“Are you feeling yellow zone, buddy?” I hear from across the playground. My son and his friend are hot and sweaty from playing hard for more than an hour. As they get hotter and stickier, the vibe has gone from light and playful to right on the edge of ending in tears. I recognize my friend’s question because I’ve heard my son’s preschool teacher talk with him about what to do when he’s in the Red Zone, one of the four Zones of Regulation. I have a rough sense of what the Zones of Regulation are, but I don’t really know the full spectrum of how to use the system with my kid. So, I reached out to Leah Kuypers, the occupational therapist who created the Zones of Regulation as a roadmap for helping kids “organize their feelings, states of alertness, and energy into four colored zones: blue, green, yellow, and red.”
What are the 4 Zones of Regulation?
With a background in occupational therapy, Kuypers directed the focus of her graduate studies towards finding a better way for teachers and caregivers to support kids that struggled with regulation. “I had so many kids with high needs in my caseload, and the needs were all around regulation. It was keeping them from being able to be in a classroom with peers, from maintaining and making friends, and leading to a lot of disciplinary actions. It didn’t sit well with me.”
After much trial and error, she developed the idea of four color zones, which she calls the “Zones of Regulation.” One of the key elements of the four zones is that they are simply a way of naming feelings, and no color or Zone is inherently better or worse than another. Each Zone also might be thought of as needing different tools for regulation, support or feelings management. The four Zones of Regulation are:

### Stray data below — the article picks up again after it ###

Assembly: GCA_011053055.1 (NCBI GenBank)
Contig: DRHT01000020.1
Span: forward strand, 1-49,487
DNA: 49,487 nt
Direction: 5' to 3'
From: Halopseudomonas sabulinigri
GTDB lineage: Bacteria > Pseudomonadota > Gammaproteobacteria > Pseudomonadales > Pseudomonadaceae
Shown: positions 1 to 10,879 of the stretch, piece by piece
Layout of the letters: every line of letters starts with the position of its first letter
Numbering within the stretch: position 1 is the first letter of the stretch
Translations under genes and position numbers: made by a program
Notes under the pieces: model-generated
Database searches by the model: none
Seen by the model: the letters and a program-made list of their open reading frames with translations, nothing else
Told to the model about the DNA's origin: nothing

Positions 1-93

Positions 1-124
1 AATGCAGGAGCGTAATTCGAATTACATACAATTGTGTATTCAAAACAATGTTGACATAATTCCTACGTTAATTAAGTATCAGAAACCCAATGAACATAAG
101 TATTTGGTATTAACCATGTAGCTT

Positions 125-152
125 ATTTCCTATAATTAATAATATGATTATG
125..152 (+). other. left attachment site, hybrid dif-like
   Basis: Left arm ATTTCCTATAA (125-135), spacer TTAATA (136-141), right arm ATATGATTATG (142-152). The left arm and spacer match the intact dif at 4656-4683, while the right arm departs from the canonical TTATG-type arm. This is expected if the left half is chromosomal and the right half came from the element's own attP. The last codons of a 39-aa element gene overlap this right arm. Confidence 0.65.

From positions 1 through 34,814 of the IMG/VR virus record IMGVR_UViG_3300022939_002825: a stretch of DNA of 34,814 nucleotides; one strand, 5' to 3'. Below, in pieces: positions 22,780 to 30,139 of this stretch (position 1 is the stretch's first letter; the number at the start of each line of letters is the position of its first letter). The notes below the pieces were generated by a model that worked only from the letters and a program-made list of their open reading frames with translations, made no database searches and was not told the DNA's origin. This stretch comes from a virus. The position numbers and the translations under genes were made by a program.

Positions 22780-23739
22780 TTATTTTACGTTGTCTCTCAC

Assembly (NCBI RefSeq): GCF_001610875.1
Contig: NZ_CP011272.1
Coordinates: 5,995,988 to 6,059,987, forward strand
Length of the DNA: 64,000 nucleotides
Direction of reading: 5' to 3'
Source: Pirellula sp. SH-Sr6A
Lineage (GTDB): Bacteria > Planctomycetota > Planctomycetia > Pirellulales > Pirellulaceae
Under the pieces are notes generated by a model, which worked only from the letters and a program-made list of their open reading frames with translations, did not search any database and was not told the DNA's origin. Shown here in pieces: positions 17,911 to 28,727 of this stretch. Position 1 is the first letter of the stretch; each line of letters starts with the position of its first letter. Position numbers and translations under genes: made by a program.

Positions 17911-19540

- Blue Zone. Blue Zone is the lowest-energy Zone. It may be when you’re sleepy and ready for bed, or maybe lonely, sad or even bored. A ‘tool’ of support in the Blue Zone might be a snuggle or hug from a loved one if you’re feeling sad, or standing up and stretching as a way to get a little more energy pumping, if that’s what the moment requires.
- Green Zone. Green Zone consists of neutral feelings, and it’s a great one to be in when your goal is to learn, listen or process information. Green zone is calm, content, happy, or focused.
- Yellow Zone. Yellow Zone comes with higher levels energy — play dates are often in the Yellow Zone — and a person in the Yellow Zone might feel excited, fidgety, anxious, or frustrated. If the Zone becomes overwhelming, someone in the Yellow Zone might choose to a tool to help them regulate. “Some Yellow Zone tools include taking deep breaths, using a fidget, positive self-talk, and connecting with someone for support,” Kuypers suggests.
- Red Zone. Red Zone is the most intense and heightened zone. It may be that a person in the Red Zone is elated, or terrified, or panicked. “Tools for the Red Zone help us gain a sense of control or stay safe and are calming. Deep breathing or physical activity like running or yoga can help,” she suggests.
“We are trying to take the good and bad out of this and to help teach them: do you need to regulate that to be successful right now? If I’m angry in the red zone, and I might need a tool. Or maybe not. Maybe I can be safe and manage my angry red zone.”
What does it mean to be regulated?
Though her framing is unique, Kuypers’ Zones of Regulation method pulls theoretical and practical techniques from mindfulness practices and cognitive behavioral therapy (CBT). To regulate oneself means having the ability to step back from whatever emotion you’re experiencing, identify it, and manage it as needed. Any caregiver knows that expecting a very young child to regulate themselves, though, is an exercise in total futility. That’s where co-regulation — i.e. the caregiver’s role — comes into play. The Zones of Regulation can be thought of as a “language bridge” between a child and a caregiver, particularly when the child is too young to name their feelings.